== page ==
D.B. Cooper, A Flight To Seattle And $200,000 Cash
History|Apr 12, 2022

D.B. Cooper, A Flight To Seattle And $200,000 Cash

Next Time You're On A Plane Seated In 18C, Think Of D.B. Cooper And His Grand, Mad Plan.
Ben Pobjie

At 2:50 p.m. on Thanksgiving Eve, November 24, 1971, Flight 305 departed Portland International Airport on its way to Seattle - a mere 30-minute flight that would surely pass without incident, except obviously not because here you are reading about it.

In seat 18C sat a middle-aged man carrying a black briefcase. He had purchased his ticket under the name Dan Cooper. Across from him sat flight attendant Florence Schaffner. Shortly after takeoff, the man known as Cooper handed Florence a note. Florence - who had, in her career taken a lot of crap from passengers and was in no mood for shenanigans - surmised the note was a flirtatious advance from a creepy dude and put the paper in her handbag without looking at it.

Cooper, seeing his purpose had been misread, leaned over and whispered to Florence, “Miss, you’d better look at that note. I have a bomb.”

Of course, whispering this to her somewhat defeated the purpose of giving her the note in the first place, and he might as well have just whispered all the relevant information from that point on. Nevertheless, Florence, understandably unnerved, did take the note from her bag and read it. She found it was as Cooper had told her: The note said he had a bomb and directed her to sit next to him, which she did. Of course, at this stage, the possibility that he was just trying to get a stewardess to touch him was still a live one. Florence asked to see the bomb. Cooper opened his briefcase and showed her the bomb, which she observed was indeed a bomb - or at least a bundle of red cylinders that looked exactly like what a bomb is supposed to look like. Cooper then asked the flight attendant for a favour:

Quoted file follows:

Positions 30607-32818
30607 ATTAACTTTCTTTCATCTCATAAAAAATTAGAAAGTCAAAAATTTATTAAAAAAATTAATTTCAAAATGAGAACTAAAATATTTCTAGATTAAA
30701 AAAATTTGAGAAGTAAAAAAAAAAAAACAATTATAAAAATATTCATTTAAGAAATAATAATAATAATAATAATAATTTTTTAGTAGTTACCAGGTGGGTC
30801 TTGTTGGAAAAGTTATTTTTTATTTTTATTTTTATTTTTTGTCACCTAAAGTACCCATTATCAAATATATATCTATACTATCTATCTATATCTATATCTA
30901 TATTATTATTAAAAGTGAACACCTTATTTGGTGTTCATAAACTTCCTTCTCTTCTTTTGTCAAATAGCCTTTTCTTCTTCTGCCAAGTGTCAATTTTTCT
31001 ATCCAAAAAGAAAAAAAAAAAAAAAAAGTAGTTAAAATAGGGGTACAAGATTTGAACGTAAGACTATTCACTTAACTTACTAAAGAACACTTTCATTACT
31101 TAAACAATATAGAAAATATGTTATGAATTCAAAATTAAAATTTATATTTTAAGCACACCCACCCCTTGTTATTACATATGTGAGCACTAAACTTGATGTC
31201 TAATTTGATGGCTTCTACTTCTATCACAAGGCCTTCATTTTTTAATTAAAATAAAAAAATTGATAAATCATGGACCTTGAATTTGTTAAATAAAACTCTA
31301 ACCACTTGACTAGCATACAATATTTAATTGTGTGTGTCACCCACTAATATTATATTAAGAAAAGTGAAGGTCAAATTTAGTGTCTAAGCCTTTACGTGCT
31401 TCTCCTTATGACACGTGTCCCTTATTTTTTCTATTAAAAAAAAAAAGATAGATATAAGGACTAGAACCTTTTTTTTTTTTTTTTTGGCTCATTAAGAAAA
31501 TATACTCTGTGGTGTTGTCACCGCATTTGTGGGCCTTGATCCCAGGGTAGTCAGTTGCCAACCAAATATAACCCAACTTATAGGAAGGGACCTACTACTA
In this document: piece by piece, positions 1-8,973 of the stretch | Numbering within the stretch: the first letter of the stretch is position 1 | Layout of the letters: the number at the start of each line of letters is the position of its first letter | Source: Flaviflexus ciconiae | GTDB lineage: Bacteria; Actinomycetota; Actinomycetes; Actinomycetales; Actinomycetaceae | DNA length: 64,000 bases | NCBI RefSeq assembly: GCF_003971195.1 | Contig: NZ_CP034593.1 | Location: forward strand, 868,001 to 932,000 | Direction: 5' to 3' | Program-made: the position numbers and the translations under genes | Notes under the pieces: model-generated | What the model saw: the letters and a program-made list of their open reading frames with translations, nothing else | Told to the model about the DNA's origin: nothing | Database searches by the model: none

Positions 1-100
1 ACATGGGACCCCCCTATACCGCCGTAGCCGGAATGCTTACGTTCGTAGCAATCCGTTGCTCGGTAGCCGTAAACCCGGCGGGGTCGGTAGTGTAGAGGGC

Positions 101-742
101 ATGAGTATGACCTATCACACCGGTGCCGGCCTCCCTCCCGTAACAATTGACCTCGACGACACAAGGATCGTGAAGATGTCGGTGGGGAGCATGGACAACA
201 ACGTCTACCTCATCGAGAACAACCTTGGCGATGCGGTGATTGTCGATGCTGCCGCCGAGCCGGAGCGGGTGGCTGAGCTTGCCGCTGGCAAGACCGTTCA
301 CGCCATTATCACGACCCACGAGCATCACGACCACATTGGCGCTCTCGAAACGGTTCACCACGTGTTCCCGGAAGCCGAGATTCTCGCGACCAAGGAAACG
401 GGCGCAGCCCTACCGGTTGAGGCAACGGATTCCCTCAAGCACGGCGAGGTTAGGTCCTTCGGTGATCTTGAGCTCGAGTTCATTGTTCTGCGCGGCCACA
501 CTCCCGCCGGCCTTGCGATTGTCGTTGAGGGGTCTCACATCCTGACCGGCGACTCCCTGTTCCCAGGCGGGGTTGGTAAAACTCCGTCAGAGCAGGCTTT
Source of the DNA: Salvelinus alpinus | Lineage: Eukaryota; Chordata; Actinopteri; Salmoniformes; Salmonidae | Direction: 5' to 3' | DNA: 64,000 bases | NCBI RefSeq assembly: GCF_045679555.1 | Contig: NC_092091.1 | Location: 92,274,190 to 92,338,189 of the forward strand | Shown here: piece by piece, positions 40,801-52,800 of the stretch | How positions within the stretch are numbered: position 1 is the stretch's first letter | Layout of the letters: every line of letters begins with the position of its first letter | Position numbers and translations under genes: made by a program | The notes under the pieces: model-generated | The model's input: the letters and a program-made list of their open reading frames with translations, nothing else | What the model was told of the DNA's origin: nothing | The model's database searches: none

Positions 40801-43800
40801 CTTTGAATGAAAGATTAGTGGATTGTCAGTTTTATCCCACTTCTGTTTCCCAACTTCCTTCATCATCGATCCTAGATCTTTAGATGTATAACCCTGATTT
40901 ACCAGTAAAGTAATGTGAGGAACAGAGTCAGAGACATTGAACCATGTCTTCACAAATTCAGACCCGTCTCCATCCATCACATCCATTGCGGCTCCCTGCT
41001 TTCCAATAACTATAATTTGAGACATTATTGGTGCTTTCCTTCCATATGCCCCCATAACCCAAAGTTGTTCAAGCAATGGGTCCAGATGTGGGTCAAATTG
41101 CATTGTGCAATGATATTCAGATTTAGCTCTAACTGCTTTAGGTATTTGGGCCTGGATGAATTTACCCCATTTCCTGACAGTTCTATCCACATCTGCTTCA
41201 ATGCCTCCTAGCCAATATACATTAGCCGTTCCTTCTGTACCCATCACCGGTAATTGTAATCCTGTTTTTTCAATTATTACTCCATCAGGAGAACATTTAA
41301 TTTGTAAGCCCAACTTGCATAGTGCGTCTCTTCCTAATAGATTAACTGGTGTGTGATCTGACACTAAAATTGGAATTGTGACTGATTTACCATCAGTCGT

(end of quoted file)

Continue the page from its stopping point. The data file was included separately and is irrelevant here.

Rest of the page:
Could she possibly see her way clear to getting him $200,000, four parachutes and a fuel truck standing by at Seattle’s airport to refuel the plane?

Florence said she’d see what she could do, and went and told the pilots there was a situation. 

Contacting the airport, and telling the other passengers onboard their flight would be delayed by a “minor mechanical difficulty” - which the smart passengers would’ve seen right through after watching the weird guy in 18C muttering to the stewardess sitting next to him - the pilots circled Seattle for two hours while, down on the ground, money and parachutes were gathered. 

At this stage, the possibility that he was just trying to get a stewardess to touch him was still a live one

During the flight, Cooper was extremely pleasant and well- mannered, speaking politely to the flight crew and paying for his drinks - rather than asking them to deduct it from the ransom money.

Finally, the plane landed and the rest of the passengers were let off while it was refueled, after which Cooper announced to the crew they were all going to Mexico and the margaritas would be on him. With the money and parachutes safely delivered, the Boeing 727 took off again, heading for Reno, Nev., where it would refuel once more before heading to Mexico City.

However, the plane had not yet reached Reno when Cooper ordered all the crew into the cockpit, tied the money bag around his waist, opened the door and jumped. It was dark and raining, and jumping was an extremely stupid thing to do, and the fact he was never seen again may be related to this. 

In 1980, some of the ransom money washed up on the bank of the Columbia River near Vancouver, Wash., which only added to the mystery of what happened to the hijacker. Police thought it unlikely he had survived the jump, especially considering of the two parachutes he’d taken with him, one was a dummy used for classroom demonstrations and didn’t actually work.

Still, it’s possible he got lucky with the other parachute - though where he’d disappeared to, in the Northwestern wilds, if that were so … well that was a mystery.

And it’s remained a mystery to this day. Who was this man? It’s unlikely his real name was Dan Cooper. It’s even less likely his real name was D.B. Cooper, the name attached to him due to misreporting at the time. Numerous possible suspects have been suggested, but none has been proven to be the man himself. 

It’s nice to think that maybe Mr. Cooper is still out there somewhere, living his best life, kicking back with a bourbon and Coke and reminiscing about his most awesome day ever.